1. Leave a comment on this post stating why you want the book, AND/OR

2. Re-tweet this contest using the hashtag #GirlfriendCelebrations and this link:

Two winners will be chosen at random from all entries received by 11:59 PM on Thursday, September 24, 2009. Winner must have a U.S. shipping address. Good luck!


  1. I would like to win this book because I am just learning at 33 how important a circle of girlfriends really is and would benefit greatly from reading it.

    Comment by Jennifer Beedie — September 17, 2009 @ 10:37 pm

  2. [...] Got Circle Envy? How to Get the Circle of Friends You’ve Always Wanted (AND Book Giveaway!) | Girl… – view page – cached Do you have a circle of girlfriends, or just wish you did? For many women, having a circle of friends is still a dream. Irene Levine, author of Best Friends — From the page [...]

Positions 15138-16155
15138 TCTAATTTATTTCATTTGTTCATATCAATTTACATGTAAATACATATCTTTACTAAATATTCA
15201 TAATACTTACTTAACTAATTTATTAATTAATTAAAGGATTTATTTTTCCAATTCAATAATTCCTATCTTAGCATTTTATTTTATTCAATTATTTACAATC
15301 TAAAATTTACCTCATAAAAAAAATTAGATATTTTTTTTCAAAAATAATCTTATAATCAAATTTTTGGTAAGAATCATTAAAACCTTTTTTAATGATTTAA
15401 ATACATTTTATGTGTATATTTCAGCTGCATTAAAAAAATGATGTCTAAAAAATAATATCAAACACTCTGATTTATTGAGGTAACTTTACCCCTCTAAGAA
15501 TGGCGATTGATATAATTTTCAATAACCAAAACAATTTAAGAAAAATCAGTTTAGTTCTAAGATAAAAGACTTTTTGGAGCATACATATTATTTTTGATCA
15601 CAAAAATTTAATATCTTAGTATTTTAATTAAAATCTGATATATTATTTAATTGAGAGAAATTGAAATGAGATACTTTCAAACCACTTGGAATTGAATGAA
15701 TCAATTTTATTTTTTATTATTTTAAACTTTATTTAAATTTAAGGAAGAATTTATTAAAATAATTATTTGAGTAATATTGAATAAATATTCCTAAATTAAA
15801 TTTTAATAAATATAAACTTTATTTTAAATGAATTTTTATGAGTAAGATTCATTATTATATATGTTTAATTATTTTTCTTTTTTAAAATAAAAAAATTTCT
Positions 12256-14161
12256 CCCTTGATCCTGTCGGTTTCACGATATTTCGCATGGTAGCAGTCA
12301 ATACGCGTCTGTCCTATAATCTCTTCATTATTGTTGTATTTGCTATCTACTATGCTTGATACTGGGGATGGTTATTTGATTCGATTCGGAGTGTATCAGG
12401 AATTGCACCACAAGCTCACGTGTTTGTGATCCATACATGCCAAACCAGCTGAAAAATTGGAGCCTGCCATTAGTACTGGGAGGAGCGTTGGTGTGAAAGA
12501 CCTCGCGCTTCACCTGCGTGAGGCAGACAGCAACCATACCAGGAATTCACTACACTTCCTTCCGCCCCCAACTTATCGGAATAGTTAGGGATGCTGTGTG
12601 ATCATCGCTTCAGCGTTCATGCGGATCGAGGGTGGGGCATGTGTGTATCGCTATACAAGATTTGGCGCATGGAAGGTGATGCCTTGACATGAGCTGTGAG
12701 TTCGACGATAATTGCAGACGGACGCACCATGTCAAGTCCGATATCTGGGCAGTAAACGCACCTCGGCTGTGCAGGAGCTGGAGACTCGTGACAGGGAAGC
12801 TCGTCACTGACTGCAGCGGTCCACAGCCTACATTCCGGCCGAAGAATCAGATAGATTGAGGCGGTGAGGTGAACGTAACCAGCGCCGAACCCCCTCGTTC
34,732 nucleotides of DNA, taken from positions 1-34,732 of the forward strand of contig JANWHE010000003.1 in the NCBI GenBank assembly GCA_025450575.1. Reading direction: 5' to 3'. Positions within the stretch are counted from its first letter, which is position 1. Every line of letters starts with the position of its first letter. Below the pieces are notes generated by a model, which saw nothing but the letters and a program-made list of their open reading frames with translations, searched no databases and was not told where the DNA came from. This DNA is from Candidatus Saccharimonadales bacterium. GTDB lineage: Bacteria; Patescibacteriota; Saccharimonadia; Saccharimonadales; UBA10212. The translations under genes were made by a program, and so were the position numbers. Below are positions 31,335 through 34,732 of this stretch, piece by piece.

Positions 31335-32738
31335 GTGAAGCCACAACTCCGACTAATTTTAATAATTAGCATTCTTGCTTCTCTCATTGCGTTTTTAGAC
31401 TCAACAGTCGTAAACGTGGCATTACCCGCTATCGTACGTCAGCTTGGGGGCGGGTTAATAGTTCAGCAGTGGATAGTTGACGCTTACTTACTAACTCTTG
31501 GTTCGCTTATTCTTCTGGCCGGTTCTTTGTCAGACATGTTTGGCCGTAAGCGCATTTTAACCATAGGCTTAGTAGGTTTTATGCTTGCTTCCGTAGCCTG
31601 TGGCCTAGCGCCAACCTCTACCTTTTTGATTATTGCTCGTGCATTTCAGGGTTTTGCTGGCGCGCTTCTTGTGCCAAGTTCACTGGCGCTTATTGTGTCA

Pingback by Twitter Trackbacks for Got Circle Envy? How to Get the Circle of Friends You’ve Always Wanted (AND Book Giveaway!) | Girlfriend [] on — September 17, 2009 @ 10:57 pm

  3. At 38 I’ve found that after moving several times it is hard to maintain old friendships. I have recently joined Facebook in trying to reconnect with some of those people and it has been a blast.
    It would be great to win this book to read how someone else maintained their friednships.

    Comment by Cheryl — September 18, 2009 @ 6:56 am